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Clinical Pilates and Physiotherapy

What is Pilates?

To understand clinical Pilates, we first need to understand what is Pilates.

Pilates is a very specific and unique body conditioning exercise method that is created specifically to re-balance our body and to bring our body into correct neutral alignment by targeting deep postural muscles (such as the transverse abdominals and muscles of the pelvis).

At its core, what Pilates does is that focuses specificly on our core muscles and core muscles strength, focusing to build straight and stamina right at our core first, then with additional benefits of:

  • reshaping our bodies and core
  • adding "long and strong" muscles
  • adding tone to our muscles

Pilates balances strength and flexibility components very well.

Today, Pilates is definitely a growing practice amongst the everyday people, celebrities and athletes, and is rapidly onboaded specificly for the management and treatment of orthopedic, sports and musculoskeletal rehab.

What is Clinical Pilates?

Clinical Pilates refers to the modification of Pilates by physiotherapists by combining the fundamentals of Pilates (as well as Pilates treatments) with physiotherapy research and education with particular emphasis of activating, strengthening and improving the flexibility of our core muscles.

This is done for post-injury physiotherapy (rehabilitation), preventative to prevent injuries (prehabilitation) as well as improve performance (strong core = stable/strong movements).

Clinical Pilates is a perfect complement to physiotherapy and rehabilitation.

CLINICAl pilates Background

Pilates was created and discovered in Germany in early 20th century by Joseph Pilates.

He was a very active sportsman, and participates in sports including:

  • diving
  • gymnastics
  • boxing

...but interestingly, Joseph spent most of his young/childhood struggling against asthma, rickets and even rheumatic fever.

It was struggling against these health problems and wanting to improve that led him to study different health pursuits and disciplines such as yoga, which he then used collective to create a combined movement and exercise called Pilates.

During the war, he practiced his exercise method, even became actively involved with physical therapy and rehabilitation of war-related injuries patients.

Once the war ended, the moved to New York and opened the first Pilates studio then, treating athletes, actors, dancers and more.

Clinical Pilates vs Pilates

Clinical Pilates is used primarily to treat people with musculoskeletal, orthopedic or sports injuries (basically, injuries to the bones, joints, muscles, ligaments etc), and is done by an experienced physiotherapist who is certified with a Clinical Pilates certification.

If someone gets injured from a physical trauma or from repetitive strain, what usually happens is that they will experience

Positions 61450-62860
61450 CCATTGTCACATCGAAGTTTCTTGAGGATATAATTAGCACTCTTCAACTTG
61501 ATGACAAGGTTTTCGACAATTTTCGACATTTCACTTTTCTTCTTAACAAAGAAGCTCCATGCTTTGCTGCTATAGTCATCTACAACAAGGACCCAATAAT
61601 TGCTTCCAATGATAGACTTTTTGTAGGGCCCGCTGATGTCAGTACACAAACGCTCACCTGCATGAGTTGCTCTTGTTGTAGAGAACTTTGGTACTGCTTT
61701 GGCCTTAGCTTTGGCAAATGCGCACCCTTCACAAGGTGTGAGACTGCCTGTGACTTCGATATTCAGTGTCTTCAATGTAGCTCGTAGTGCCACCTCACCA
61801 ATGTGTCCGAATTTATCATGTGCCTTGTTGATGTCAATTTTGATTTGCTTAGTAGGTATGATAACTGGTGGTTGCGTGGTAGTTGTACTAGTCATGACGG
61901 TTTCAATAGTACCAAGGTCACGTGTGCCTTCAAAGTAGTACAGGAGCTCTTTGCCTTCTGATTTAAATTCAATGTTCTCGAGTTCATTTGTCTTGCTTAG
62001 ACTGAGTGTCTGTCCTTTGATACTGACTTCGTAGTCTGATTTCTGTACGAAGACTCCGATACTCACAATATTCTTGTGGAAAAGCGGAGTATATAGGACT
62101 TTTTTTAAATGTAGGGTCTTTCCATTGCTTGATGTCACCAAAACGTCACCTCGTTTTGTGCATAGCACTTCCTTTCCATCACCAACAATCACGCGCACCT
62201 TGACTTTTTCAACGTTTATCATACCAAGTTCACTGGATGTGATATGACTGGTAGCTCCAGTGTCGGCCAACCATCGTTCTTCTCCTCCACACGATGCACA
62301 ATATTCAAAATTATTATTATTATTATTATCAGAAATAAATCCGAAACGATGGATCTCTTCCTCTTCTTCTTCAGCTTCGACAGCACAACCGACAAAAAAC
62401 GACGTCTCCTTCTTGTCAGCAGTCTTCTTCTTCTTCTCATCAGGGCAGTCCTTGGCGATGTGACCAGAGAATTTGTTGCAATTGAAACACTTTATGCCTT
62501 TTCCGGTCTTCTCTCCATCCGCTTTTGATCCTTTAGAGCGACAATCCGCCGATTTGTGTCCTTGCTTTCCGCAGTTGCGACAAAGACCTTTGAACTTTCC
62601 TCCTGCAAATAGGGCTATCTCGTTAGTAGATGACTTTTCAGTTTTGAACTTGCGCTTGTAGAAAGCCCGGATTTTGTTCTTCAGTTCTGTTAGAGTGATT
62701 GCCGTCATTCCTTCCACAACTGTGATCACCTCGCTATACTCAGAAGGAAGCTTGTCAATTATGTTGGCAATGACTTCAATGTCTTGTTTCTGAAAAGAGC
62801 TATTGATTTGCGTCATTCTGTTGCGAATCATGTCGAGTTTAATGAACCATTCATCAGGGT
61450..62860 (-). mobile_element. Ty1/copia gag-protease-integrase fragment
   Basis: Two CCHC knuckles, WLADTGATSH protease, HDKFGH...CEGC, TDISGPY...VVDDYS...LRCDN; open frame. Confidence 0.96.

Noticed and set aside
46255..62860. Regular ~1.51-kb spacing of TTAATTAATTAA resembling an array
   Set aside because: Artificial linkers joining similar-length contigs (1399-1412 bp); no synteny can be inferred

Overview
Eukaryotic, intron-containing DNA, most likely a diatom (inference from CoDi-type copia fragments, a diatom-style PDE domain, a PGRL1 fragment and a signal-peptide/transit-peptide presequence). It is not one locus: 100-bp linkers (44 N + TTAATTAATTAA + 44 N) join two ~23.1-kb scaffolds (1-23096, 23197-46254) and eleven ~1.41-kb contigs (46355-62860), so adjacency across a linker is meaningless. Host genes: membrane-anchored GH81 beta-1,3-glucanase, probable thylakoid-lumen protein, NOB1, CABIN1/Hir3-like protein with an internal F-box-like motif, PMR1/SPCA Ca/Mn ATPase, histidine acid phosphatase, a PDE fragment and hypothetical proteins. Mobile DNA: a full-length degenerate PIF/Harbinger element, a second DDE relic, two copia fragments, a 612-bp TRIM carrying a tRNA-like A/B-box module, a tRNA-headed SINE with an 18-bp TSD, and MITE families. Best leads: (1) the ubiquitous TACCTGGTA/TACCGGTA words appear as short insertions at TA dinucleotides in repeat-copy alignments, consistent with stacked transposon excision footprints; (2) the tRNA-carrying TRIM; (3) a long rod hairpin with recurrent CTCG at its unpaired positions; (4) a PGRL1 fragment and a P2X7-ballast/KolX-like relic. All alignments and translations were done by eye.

• joint stiffness
  • muscle tightness
  • postural problems or
  • abnormal movement patterns

Those are the items that needs to be treated FIRST before embarking on Pilates (this is the reason why physiotherapy and pilates complements each other so well).

You see, sometimes, some Pilates movement/exercises may cause or even aggravate one's pains.

A specifc example is a person who presents low back strain and pain. Low back pain is usually caused by over-extension in the lower back.

Such patients may have more pronounced lordosis and hence shouldn't be prescribed with extension pilates exercises.

This is something is will not be picked up if a person attends a standard routine Pilates class, which combines both flexion and extension exercises.

It’s not only vital to select the right type of Pilates exercise that right for your injury and health, it is also important to ensure that the correct and appropriate level of Pilates is prescribed.

Standardised and routine pilates is more often than not, likely too difficult for a person with an existing back pain – back pain will cause weakness and pains that will likely cause the client to compensate and use their stronger unaffected muscles as opposed to their core muscles, effectively distilling the benefits of Pilates (and even cause MORE pain).

On top of that, the patient may experience muscle spasm in the more-used unaffected muscles due to the increased exertion.

What our senior physiotherapists will do is that they will first test your muscle strength and range of movement, understand your pain history, injuries, goals, and more BEFORE starting you on any Pilates to ensure that the exercises are appropriate and just-right the challenge that is helpful for recovery.

Another benefit of Clinical Pilates over the standard routine Pilates is is more customized to individuals and their specific conditions, and at the same time, it is also more functional.

An example if the client is unable to participate in their favorite sport or activity such as playing soccer, dancing or even boxing, the physiotherapist can then modify Clinical Pilates exercises prescribed to strengthen the core muscles as they execute the movement in the particular sports/activities that aggravates the problem.

This means that the core muscles of a football player is challenged as he kicks and dribbles the football, and not just in static postures; the dancer as he/she dances/changes positions and postures; and the boxer as he/she moves in/out whilst taking or giving hits.

Peripheral injuries

Peripheral injuries refer to non-spine/non-back/non-neck injuries, and they include, shoulders, upper limbs, hips, knees, ankle, feet etc.